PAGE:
What I found the most amazing though was the immediate renewal of nature – a few drops of water and the bush turns green again, at an amazing speed! Of course, the sausage-tree flowers had already been out, as well as some other early blooming trees, but the grass, flowers and buds are coming out everywhere you look. Wonderful cycle of nature, as shown in the pictures below. The last one was taken only a few days back, at Pelican Lagoon – doesn’t it feel like the Emerald Season?
… followed by the greens!
One of my favorite spot later in the season is most certainly the hide at Mwamba. And I know it is also the favorite for many of our guests returning to visit us at this time of the year. The hide is set on a bend of the Mwamba River, where a waterhole has formed, just outside the camp. And as water becomes scarce in the area, every living creature comes to drench its thirst near the hide. At some times during the day, it seems that the word has spread out and everybody is in for a special “happy hour” – impalas, pukus, bushbucks, waterbucks, baboons, lovebirds, guinea fowls and more. That is when the entire Mwamba Pride has not taken over the bar for a day or two! Or when the elephants turn the waterhole into a mud bath –to be followed by a rubbing and scratching session on the perfectly positioned trunk of an old ebony tree.
Finally I would like to say a few words about our “extra-curricular” activities offered both at Kaingo and Mwamba for the more adventurous guests. With the excellent work of Francois d’Elbee, the professional photographer discussed in our previous newsletter, we finally have beautiful pictures of those sleep-outs. From Kaingo, we offer a night-out on the Elephant Hide platform, set in an ebony tree on the Luangwa River . This year, Derek has improved the platform to have a permanent “sleeping quarter” and a dedicated platform for the observation. The sleep out at the “ellie hide” is very romantic, and is designed for two people. It is about sleeping under the stars, on a very comfortable king size bed, while listening to the nocturnal noises of the bush. If you are lucky, the elephants will indeed come to the crossing although this is rarely done during the night. But some of our recent “sleep-out” guests were in luck as two groups of elephants came to cross during their night. Another couple was awakened by a huge bird of buffalos coming to the edge of the water to drink.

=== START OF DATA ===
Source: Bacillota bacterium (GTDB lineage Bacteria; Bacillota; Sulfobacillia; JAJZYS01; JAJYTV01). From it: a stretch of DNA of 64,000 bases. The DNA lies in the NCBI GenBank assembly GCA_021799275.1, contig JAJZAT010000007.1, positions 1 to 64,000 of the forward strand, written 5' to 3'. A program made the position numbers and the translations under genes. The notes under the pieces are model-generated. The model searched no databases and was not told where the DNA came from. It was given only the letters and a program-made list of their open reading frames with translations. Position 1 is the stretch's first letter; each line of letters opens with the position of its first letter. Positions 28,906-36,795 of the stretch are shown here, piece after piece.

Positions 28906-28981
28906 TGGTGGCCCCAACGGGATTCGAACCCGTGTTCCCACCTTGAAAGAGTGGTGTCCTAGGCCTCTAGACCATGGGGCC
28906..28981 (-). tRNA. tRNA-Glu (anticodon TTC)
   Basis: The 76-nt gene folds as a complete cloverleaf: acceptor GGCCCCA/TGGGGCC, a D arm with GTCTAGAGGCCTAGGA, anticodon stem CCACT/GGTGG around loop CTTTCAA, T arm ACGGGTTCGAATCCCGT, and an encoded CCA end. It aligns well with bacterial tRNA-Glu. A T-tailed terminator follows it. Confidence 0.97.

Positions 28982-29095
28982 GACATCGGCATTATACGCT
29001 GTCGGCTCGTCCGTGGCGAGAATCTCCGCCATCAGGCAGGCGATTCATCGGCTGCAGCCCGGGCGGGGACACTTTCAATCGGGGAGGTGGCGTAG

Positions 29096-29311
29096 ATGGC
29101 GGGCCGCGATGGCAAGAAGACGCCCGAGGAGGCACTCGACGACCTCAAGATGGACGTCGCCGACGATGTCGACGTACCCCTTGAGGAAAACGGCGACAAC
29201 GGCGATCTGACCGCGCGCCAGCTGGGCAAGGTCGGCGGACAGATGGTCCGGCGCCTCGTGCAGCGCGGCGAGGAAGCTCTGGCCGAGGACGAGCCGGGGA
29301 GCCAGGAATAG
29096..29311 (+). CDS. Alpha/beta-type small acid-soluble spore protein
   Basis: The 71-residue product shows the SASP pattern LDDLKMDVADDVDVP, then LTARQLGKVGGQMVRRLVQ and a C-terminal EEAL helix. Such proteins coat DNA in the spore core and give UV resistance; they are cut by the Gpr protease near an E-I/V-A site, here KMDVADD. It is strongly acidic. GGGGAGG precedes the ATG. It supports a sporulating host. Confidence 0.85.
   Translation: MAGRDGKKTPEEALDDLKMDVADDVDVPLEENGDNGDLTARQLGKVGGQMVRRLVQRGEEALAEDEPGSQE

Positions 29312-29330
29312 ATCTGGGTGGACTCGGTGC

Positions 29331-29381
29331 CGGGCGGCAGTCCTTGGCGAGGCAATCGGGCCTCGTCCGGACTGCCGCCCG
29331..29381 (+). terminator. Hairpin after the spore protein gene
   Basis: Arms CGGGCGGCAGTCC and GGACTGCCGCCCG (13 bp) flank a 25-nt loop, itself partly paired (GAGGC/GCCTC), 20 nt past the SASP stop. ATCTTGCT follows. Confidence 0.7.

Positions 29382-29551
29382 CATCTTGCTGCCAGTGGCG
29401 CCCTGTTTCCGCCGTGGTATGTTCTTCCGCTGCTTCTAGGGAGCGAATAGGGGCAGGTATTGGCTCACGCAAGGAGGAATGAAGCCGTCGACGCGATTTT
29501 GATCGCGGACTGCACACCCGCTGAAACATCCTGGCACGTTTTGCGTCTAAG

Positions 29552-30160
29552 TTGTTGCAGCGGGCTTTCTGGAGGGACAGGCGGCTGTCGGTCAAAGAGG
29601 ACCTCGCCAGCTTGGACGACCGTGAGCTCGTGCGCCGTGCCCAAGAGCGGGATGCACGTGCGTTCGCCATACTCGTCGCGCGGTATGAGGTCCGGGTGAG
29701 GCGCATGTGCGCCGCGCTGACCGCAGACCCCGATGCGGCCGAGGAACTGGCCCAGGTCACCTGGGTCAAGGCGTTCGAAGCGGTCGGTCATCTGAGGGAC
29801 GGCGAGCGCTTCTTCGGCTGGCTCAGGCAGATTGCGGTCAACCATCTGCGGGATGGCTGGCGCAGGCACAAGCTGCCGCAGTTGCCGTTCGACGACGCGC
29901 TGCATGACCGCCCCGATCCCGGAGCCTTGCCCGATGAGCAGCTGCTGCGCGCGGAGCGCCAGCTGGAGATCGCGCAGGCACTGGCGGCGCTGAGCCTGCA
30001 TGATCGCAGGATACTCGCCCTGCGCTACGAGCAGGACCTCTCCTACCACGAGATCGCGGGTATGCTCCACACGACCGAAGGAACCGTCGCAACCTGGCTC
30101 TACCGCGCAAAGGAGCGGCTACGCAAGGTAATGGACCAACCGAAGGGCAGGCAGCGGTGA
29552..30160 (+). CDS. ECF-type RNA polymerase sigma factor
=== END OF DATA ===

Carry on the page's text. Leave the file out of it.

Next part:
Available for guests residing at Mwamba is our full on Camp Out night. The camp out is a private affair, designed for 2 to 4 guests. It starts after the afternoon tea, where the guests would jump in the game drive vehicle, with their private guide, and head out North-west towards the Baobab Forest. After about 45 minutes of driving, we move on to a walking safari which will lead the party to a surprising lagoon, known as “KAPANDA” lagoon. And around the corner, to their great surprise, the guests will discover their camp for the night, set up by a team of up to 4 staff. The set-up is minimalist – after all, all we need is a comfortable mattress, a mosquito net and a cold drink for sundowner! The staff takes care of preparing a delicious bush dinner while we simply enjoy sitting around the fireplace recalling the various animals met during the walk, or identifying the nocturnal bird calls we can hear. It is a very special moment, with a sense of remoteness rarely experienced. After the night under the stars, a morning walk will open up the appetite for a hearty bush breakfast, before heading back to Mwamba in time for the midday activity
Both those campouts are to be organized at the time of the reservation, especially the Mwamba Camp Out, and come at an extra fee.
Well, it is time for me to wrap up now. Literally. On October 31st, I will leave camp with our last remaining guests to head to Lusaka where Jules and I will finalize our marketing plan for the rainy season. I will miss the “bush office” and the sounds of Africa. But it is only for a few months, as I know I will be back next May!
In the meantime, even if our newsletter will changed to its rainy schedule of once every two months, I’ll make sure to keep you informed about all the new developments at Shenton Safaris, and share with you more of the incredible pictures and stories taken by our guests and staff. I can’t resist to add a few more of mine already.
To finish off the 2011 season, we share with you 3 short stories from some of our recent guests. And don’t miss out the PICTURE OF THE MONTH winner and runners-up for October. Those monthly awards will remain during the rains, and are published at the beginning of each month on our website and Facebook page.
That is all for me, for now.
SPECIAL MEMORIES FROM OUR GUESTS
From Tom Cronin – Crocodile vs. buffalo